Save Venice’s annual Un Ballo en Maschera is quickly approaching, and socialites are stressed. The main source of anguish (surprise, surprise) is what to wear. But the trouble goes beyond dressing to impress. This year the event has been dubbed the “Byzantine Ball,” which has been difficult for anyone without an art history degree to interpret.
Don’t fret — there’s actually a lot to play with here. But let’s break it all down, first.
What does “Byzantine” mean, anyway?
The Byzantine Empire ran roughly from the year 330 to 1,453, and over its history spanned parts of Europe, Africa, and Western Asia. “[It] was incredibly diverse, vibrant, and multicultural,” says Andrea Achi, an assistant curator at The Metropolitan Museum of Art and a trained Byzantinist. “The arts and cultures of these regions were equally dynamic. While people might think of the period of the ‘Dark Ages’ the era was anything but that! The Byzantines made significant scientific and technological advances, they participated in global trade networks, and many appreciated literature and art.”
So, what does that look like, aesthetically?
Tons of Byzantine art and artifacts have survived, giving us a pretty clear idea: luxurious! Opulent! Decadent! Other adjectives of this ilk!
“Think lots of golds, pearls, purple and blue gems,” says Achi, noting that the available paintings and manuscripts depict high society of the era. “Women and men wore gorgeous robes made out of incredible silks. Women were draped in jewels and gold. Of course, this was not everyday attire, but they certainly did dress up for special events.”
Is dressing on-theme really that important?
Yes. Being off-theme for New York’s favorite masquerade ball is about as socially acceptable as carrying a fake Birkin.
How can I be on theme without looking like I’m wearing a costume?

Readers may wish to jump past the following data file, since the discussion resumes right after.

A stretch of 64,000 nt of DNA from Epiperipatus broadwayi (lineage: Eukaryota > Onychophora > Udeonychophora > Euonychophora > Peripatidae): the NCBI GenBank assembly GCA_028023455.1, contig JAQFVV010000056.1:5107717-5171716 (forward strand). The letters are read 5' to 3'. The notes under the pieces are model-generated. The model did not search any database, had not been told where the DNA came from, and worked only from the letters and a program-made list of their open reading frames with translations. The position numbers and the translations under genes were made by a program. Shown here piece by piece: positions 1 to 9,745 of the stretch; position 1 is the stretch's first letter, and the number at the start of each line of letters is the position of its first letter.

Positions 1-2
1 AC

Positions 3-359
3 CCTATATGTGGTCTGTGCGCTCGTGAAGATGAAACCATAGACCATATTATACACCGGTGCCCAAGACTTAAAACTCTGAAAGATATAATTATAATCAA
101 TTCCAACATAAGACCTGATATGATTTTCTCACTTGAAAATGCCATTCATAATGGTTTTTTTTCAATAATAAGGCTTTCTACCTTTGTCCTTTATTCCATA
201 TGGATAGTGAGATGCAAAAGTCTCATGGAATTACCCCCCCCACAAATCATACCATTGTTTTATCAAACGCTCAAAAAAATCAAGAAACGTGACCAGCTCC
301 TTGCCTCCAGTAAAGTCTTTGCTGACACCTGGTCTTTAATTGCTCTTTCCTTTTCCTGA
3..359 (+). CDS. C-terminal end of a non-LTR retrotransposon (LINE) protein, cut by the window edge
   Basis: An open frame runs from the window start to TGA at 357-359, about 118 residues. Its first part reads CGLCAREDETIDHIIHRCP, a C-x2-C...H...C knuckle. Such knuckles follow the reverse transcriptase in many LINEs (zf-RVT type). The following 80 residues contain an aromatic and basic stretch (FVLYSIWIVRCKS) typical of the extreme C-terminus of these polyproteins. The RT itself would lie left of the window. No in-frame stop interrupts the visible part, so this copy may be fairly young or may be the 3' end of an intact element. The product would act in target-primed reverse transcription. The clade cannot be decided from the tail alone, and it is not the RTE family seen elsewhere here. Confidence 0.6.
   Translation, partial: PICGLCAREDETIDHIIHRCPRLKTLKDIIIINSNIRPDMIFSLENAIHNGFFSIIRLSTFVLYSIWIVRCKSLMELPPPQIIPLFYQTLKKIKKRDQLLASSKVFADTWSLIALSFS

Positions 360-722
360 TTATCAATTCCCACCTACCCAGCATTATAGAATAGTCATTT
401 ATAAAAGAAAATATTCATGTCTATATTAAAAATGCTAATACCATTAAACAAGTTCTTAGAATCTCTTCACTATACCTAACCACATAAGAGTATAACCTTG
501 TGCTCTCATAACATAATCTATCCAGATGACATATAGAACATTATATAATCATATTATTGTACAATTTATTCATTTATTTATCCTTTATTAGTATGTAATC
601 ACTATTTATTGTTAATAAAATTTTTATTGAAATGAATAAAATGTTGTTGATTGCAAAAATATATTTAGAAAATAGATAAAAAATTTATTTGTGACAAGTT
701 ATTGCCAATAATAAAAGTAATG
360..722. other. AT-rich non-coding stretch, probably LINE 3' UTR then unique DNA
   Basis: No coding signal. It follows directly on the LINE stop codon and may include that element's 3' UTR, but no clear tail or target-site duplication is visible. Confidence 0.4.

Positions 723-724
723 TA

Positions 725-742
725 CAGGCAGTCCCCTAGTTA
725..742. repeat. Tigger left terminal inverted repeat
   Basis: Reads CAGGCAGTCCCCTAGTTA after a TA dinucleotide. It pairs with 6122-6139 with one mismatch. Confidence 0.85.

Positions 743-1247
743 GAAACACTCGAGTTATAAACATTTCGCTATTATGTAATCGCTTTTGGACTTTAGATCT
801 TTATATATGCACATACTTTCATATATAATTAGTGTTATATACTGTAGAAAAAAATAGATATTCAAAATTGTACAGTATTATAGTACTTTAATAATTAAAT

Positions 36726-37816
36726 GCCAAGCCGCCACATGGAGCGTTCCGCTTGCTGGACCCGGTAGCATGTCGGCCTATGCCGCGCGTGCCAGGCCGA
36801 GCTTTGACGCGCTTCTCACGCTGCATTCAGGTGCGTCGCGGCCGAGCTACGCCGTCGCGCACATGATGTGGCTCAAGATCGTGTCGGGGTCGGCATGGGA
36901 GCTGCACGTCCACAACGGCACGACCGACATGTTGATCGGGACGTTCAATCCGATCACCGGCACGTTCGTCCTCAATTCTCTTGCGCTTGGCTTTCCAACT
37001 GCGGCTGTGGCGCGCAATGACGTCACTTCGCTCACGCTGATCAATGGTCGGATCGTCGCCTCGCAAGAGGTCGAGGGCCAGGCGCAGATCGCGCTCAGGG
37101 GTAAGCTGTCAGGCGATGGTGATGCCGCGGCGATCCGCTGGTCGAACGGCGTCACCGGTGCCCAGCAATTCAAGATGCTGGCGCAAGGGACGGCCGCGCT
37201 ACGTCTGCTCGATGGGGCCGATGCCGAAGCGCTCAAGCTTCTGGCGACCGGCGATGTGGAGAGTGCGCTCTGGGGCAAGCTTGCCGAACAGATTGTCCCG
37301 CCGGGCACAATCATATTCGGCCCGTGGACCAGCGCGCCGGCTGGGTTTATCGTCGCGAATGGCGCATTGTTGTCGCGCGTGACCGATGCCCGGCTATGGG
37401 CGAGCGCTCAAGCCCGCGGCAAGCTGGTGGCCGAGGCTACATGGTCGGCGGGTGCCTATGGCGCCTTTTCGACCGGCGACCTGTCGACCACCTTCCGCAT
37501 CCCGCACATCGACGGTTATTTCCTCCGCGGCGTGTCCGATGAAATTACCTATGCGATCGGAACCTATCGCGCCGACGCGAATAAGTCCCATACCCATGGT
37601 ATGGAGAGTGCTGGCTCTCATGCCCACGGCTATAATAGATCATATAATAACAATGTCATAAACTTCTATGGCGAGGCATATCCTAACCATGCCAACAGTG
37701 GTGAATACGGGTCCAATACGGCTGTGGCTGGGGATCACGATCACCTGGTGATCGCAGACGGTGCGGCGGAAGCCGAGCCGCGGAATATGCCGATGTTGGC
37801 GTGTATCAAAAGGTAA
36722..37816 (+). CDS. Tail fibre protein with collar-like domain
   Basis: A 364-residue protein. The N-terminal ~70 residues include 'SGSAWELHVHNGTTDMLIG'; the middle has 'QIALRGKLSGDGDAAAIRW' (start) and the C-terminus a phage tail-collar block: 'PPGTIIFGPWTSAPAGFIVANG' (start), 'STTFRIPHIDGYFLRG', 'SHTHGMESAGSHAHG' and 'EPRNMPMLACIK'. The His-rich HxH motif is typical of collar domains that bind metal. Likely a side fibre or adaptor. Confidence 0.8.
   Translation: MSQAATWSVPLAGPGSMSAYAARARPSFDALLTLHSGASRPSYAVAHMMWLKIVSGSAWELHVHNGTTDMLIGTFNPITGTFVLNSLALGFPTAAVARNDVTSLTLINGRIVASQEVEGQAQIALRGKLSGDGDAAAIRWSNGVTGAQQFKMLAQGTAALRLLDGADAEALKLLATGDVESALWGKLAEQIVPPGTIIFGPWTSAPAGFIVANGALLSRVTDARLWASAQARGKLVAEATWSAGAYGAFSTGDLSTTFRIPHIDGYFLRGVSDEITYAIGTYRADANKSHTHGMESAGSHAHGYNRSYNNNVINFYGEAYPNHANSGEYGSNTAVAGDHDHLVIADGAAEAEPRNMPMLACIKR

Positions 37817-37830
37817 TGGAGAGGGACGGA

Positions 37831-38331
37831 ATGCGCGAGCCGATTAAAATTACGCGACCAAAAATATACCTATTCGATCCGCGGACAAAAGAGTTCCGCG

The most approachable solution begins with the color palette. Jewel tones and heavy use of gold were staples of the Byzantine style. A garment’s color was largely indicative of its owner’s wealth and stature during the era. Rich shades of emerald, sapphire, and ruby were most prevalent among those of wealth and high society as the process of dyeing fabric was both laborious and cost prohibitive. Purple, the color most widely associated with the Byzantine style, was reserved exclusively for royalty.
Intricate gold embroideries and patterns were other hallmarks of Byzantine style and are an instantly recognizable way to dress theme. Embroideries often featured pearls and gemstones from across the Middle East and China, a result of the Byzantine Empire’s position as a trading capital.
Choose a solid velvet or a heavy silk in a silhouette with some structure for an understated and elegant representation of the theme. For a bolder interpretation, look for a pattern with a jewel-toned base in a structured or voluminous silhouette.
Which designers should I be looking at?
Valentino’s use of color and silhouette is unparalleled and their occasional use of pattern makes for an interesting surprise. Erdem is a master of texture. A solid color option from the brand will create depth with his use of tonal embroideries. And nobody does a luxurious, captivating pattern quite like Alexandra O’Neil of Markarian. Her gift for combining elegant yet subtly sensual silhouettes with exciting embellishment or pattern makes her a go-to for the event.
And for what it’s worth, Oscar de la Renta and Bulgari are this year’s sponsors. So if you can’t be on-theme, you can at least be on-brand.
I’m still deeply overwhelmed. Is there any way you could make this even easier?
Just wear gold.
What about accessories?
Go for gem stones: emerald, sapphire, and ruby should be top of the list. Amethyst and other shades of purple should be reserved for the royals in the room. Social, fashion, and actual royalty will all be in attendance, and its best to leave the crowns where they belong.